A code in ATLAS.ti can be a simple description, a concept, a category, a subcategory, or a wildcard that modifies a link in a network. The software itself does not dictate how to use a code. It only provides this entity as an item in the toolbox. In this article, I give you some guidance on how to use the ATLAS.ti toolbox to build a coding system that helps you with advancing your analysis. To get started, I would like to play a virtual puzzle with you. You probably have played a puzzle before at some point in your life. You can apply the skills you learned when playing puzzles to coding qualitative data.
Unless you want to code deductively using an existing framework, keep an open mind when you begin to code your data, notice as many things as you can and collect them via coding. If you feel that it is essential to read all the data first and write down notes on a piece of paper before you create codes in ATLAS.ti, then this is a suitable way to proceed. If, however, after reading some of your data, you already have some ideas for codes, then go straight ahead and start coding in ATLAS.ti. Do whatever feels most natural to you.
At first, you will generate lots of new codes; in time, you will reuse more and more of the codes you already have, and you won’t need to create new ones. You have reached a first saturation point. In technical terms, you will drag and drop existing codes from the Code Manager or navigation panel onto the data segments. You have roughly described the various elements in the data at this stage. As soon as you reach this point, when you no longer add new codes (or only a few) and mostly use drag-and-drop coding, it is time to review your coding system. If you do it much later, it will need more work because then you will have to go through all the documents again to apply newly developed subcategories and recheck all other codings.
If you have noticed a lot of things – let’s say you already have 300 or more codes after coding a few interviews – your codes are probably very descriptive. Coders of this type are referred to as splintersin the literature. If you are a splinter, you need to stop coding new data at this point, review your coding and begin to merge your codes. After merging and reorganizing your codes, you will have a single code that might hold ten quotations in their original form. This is far better than ten codes that only summarize one data segment each. Instead of being conducive to your analysis, too many codes prevent further analysis.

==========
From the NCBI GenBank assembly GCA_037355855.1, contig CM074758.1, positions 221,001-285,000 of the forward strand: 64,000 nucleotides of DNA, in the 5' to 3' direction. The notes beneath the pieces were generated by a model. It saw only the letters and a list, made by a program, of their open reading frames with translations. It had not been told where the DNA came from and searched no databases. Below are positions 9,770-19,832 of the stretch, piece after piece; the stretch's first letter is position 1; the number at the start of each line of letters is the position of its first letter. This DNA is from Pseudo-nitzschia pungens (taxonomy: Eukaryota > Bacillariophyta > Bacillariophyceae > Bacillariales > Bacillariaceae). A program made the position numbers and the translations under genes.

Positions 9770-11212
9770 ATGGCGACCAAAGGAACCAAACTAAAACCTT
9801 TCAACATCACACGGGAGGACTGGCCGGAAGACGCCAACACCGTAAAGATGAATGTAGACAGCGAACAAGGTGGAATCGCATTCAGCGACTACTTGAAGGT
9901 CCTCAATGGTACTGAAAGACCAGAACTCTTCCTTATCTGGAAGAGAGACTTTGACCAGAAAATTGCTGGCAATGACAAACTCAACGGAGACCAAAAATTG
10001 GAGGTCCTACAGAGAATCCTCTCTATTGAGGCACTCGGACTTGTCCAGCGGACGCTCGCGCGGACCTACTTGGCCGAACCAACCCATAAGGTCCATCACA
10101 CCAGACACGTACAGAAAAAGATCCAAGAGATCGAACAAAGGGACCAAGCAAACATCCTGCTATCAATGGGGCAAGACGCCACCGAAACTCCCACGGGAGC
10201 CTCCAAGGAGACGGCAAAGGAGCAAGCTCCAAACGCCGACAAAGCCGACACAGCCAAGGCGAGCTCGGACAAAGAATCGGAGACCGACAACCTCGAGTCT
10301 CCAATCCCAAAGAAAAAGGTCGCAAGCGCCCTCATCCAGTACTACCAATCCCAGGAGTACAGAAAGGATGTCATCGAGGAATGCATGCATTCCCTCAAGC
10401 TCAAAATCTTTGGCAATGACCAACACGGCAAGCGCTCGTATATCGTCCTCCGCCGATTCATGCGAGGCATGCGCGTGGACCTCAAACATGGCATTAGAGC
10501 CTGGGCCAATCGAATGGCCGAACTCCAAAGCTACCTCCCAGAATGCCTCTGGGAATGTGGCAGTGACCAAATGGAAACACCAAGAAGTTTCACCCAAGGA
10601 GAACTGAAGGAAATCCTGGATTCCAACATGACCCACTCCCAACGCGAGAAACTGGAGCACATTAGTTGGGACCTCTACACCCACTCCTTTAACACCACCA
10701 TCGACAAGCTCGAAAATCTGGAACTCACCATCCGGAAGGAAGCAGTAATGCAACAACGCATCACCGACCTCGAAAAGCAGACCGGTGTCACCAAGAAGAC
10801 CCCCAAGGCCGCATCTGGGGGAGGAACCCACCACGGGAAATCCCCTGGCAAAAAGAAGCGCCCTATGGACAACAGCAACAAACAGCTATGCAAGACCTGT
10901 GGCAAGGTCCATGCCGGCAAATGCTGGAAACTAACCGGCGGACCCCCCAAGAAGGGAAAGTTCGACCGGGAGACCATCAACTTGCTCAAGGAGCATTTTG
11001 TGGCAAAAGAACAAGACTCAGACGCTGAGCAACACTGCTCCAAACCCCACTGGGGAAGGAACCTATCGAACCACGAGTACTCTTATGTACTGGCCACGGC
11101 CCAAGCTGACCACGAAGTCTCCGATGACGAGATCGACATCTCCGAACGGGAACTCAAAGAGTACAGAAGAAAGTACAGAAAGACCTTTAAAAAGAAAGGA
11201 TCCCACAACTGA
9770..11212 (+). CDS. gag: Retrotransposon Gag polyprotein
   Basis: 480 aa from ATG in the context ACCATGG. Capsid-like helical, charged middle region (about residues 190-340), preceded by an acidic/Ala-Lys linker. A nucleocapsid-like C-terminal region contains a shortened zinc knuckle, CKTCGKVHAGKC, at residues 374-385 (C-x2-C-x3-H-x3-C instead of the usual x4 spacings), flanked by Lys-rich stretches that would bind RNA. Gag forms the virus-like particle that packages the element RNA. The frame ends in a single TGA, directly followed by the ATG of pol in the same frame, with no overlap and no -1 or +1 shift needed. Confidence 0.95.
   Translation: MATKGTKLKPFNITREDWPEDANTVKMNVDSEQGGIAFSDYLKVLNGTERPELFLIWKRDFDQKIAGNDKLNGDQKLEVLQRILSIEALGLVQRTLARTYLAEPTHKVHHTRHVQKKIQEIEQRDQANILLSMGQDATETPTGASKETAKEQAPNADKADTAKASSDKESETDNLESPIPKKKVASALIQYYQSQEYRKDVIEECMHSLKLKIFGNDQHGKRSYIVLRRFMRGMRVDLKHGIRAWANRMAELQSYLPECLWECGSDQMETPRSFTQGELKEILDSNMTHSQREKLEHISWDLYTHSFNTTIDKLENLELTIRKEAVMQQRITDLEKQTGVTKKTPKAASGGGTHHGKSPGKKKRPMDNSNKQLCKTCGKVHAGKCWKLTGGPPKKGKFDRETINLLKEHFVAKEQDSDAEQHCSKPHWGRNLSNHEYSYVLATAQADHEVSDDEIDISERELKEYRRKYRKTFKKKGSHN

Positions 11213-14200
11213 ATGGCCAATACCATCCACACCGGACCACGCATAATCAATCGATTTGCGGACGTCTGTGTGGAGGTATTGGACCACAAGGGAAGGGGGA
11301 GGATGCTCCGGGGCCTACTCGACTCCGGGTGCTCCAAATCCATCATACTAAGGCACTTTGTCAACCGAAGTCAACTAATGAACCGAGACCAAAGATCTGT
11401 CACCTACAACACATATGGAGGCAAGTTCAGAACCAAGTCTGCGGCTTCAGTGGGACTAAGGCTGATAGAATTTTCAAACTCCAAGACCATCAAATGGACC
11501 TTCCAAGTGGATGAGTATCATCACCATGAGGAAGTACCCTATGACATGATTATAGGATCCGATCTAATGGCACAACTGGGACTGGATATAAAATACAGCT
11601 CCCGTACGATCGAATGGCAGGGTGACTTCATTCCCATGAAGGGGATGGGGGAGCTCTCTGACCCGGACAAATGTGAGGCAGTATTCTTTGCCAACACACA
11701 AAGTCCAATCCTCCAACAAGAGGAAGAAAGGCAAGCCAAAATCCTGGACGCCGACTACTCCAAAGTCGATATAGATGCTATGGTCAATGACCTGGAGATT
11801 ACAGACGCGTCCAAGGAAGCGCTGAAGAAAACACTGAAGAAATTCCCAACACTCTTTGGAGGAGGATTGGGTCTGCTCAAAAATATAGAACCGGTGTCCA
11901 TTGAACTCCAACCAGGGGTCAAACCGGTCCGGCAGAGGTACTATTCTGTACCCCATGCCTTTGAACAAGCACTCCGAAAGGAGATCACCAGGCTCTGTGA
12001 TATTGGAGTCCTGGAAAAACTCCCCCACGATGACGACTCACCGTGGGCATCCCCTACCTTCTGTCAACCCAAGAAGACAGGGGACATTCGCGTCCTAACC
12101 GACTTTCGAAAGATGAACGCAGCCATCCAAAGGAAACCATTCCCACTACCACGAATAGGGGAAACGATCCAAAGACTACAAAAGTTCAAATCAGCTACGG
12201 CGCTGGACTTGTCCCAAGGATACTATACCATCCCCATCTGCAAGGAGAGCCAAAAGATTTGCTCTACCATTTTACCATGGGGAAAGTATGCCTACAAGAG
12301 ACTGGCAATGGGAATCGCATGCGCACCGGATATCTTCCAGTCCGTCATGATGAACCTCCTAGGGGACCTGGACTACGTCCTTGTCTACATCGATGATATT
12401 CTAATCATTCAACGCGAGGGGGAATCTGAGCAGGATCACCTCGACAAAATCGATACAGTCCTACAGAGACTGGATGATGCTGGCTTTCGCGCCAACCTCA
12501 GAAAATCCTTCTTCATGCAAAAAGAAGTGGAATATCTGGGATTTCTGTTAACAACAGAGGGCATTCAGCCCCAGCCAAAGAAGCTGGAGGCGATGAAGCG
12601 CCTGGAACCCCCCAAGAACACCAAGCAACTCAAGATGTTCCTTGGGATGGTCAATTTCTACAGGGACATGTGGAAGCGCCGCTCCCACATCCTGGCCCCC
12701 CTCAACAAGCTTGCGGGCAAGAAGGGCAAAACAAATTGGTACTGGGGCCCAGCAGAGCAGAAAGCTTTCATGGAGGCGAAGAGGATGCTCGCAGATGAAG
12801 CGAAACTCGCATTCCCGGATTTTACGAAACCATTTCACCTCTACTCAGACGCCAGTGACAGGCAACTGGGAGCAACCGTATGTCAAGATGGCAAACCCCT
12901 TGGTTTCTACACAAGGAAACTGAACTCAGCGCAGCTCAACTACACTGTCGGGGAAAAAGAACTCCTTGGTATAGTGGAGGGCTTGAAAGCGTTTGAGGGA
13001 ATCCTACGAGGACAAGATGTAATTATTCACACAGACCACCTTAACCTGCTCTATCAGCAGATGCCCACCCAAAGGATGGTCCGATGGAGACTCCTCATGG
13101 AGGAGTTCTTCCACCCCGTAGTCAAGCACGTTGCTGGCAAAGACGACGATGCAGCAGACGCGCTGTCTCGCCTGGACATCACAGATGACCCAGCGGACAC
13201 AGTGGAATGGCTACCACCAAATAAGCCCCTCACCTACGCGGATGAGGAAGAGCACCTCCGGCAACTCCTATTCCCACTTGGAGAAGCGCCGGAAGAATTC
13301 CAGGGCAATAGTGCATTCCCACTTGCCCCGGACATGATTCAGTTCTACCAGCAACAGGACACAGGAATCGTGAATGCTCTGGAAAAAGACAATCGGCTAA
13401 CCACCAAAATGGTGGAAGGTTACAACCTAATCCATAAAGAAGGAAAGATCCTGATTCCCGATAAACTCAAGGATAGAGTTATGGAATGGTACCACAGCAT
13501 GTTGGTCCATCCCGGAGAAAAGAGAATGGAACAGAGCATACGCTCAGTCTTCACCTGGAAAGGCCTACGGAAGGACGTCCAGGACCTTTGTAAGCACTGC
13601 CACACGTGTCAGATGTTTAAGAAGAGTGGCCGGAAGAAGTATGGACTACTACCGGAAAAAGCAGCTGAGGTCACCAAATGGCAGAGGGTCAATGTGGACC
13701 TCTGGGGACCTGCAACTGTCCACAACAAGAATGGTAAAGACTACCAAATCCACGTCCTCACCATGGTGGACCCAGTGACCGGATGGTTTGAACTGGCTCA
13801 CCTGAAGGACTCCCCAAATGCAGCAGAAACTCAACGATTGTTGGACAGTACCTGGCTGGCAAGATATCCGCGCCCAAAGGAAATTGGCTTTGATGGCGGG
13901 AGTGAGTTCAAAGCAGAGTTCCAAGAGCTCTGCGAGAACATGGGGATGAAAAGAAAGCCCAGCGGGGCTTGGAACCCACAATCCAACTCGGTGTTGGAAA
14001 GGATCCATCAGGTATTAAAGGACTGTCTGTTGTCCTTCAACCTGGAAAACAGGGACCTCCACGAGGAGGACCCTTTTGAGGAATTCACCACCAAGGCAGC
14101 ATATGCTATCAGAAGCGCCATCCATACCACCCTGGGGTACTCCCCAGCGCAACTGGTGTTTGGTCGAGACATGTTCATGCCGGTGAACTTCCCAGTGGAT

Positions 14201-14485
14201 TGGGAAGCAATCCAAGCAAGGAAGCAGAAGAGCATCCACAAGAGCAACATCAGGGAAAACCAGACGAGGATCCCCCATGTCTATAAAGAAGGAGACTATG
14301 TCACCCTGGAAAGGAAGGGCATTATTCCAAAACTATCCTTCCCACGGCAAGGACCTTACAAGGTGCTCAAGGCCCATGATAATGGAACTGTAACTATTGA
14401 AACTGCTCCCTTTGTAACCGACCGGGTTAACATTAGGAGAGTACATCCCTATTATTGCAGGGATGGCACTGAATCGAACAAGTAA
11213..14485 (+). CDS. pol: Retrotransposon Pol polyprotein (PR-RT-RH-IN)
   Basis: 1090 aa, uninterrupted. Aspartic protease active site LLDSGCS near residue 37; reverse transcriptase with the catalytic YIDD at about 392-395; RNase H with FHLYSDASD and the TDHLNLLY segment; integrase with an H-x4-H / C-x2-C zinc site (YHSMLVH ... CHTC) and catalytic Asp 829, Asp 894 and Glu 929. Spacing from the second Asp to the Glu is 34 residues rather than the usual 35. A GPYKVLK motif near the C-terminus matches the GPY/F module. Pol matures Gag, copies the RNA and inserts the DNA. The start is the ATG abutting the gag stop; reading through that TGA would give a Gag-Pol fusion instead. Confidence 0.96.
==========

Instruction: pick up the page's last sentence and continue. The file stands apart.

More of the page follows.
The first categories that you develop are likely to be provisional, as they are based on very little coding. With more coding, they are likely to change and develop further. I like Saldaña’s idea of first cycle and second cycle coding (Saldaña, 2013: 8). The idea of the cycle fits the nature of the N-C-T model, where you have seen that qualitative analysis is cyclical rather than linear. First cycle coding, according to Saldaña (2009: 45), refers to those processes that happen during the initial coding. These are the ideas you notice and collect when you begin the coding process. Second-cycle coding is the next step. From experience, I would like to add that there are at least a third and fourth cycle of coding as well. When coding data in ATLAS.ti, the aim of this process is to develop a structured code list based on a subsample of your data. Once you have developed a first structure, you can apply the codes to the remaining data. You will likely continue to make changes to the code list and refine the structure the more you code. But this is OK.
Other authors also describe the coding process in a similar way (see, e.g., Bazeley, 2013; Bazeley and Richards, 2000; Charmaz, 2006; Fielding and Lee, 1998, Kuckartz, 1995; Richards, 2009; Richards and Morse, 2013; Silver and Lewins, 2014). Richards (2009), for example, refers to it as a catalog of codes. As advantages of a well-sorted catalog she mentions speed, reliability and efficiency. The problem, as I see repeatedly in my everyday work, is the translation of this process into mouse clicks and the technicalities of it in a software environment. Even if users know the technical aspects of coding, on the one hand, and read the useful tips, on the other, they often find it difficult to apply these skills. It is not so difficult, but neither is it self-explanatory. Therefore, the following two video tutorials walk you through the process of category and subcategory building.
Bazeley, Pat (2013). Qualitative Data Analysis: Pratical Strategies. London: Sage.
Bernard, Russel H. and Ryan, Gery W. (2010). Analysing Qualitative Data: Systematic Approaches. London: Sage.
Charmaz, Kathy (2006/2014). Constructing Grounded Theory: A Practical Guide Through Qualitative Analysis. London: Sage.
Friese, Susanne (2019). Grounded Theory Analysis and CAQDAS: A happy pairing or remodeling GT to QDA? In Tony Bryant and Kathy Charmaz (eds.), chapter 11. The SAGE Handbook of Grounded Theory. London: Sage.
Friese, Susanne (2016). CAQDAS and Grounded Theory Analysis. MMG Working Paper 16-07
Guest, Greg, Kathleen M. MacQueen, and Emily E. Namey (2012). Applied Thematic Analysis. Los Angeles: Sage.
Richards, Lyn (2009, 2ed). Handling qualitative data: a practical guide. London: Sage.
Richards, Lyn and Janice M. Morse (2013, 3ed). Readme first: for a user’s guide to Qualitative Methods. Los Angeles: Sage.
Saldaña, Jonny (2009/2013/2015). The Coding Manual for Qualitative Researchers. London: Sage.
Silver, Christine and Lewins, Ann (2014, 2ed). Using Software in Qualitative Research: A Step-by-step Guide. London: Sage.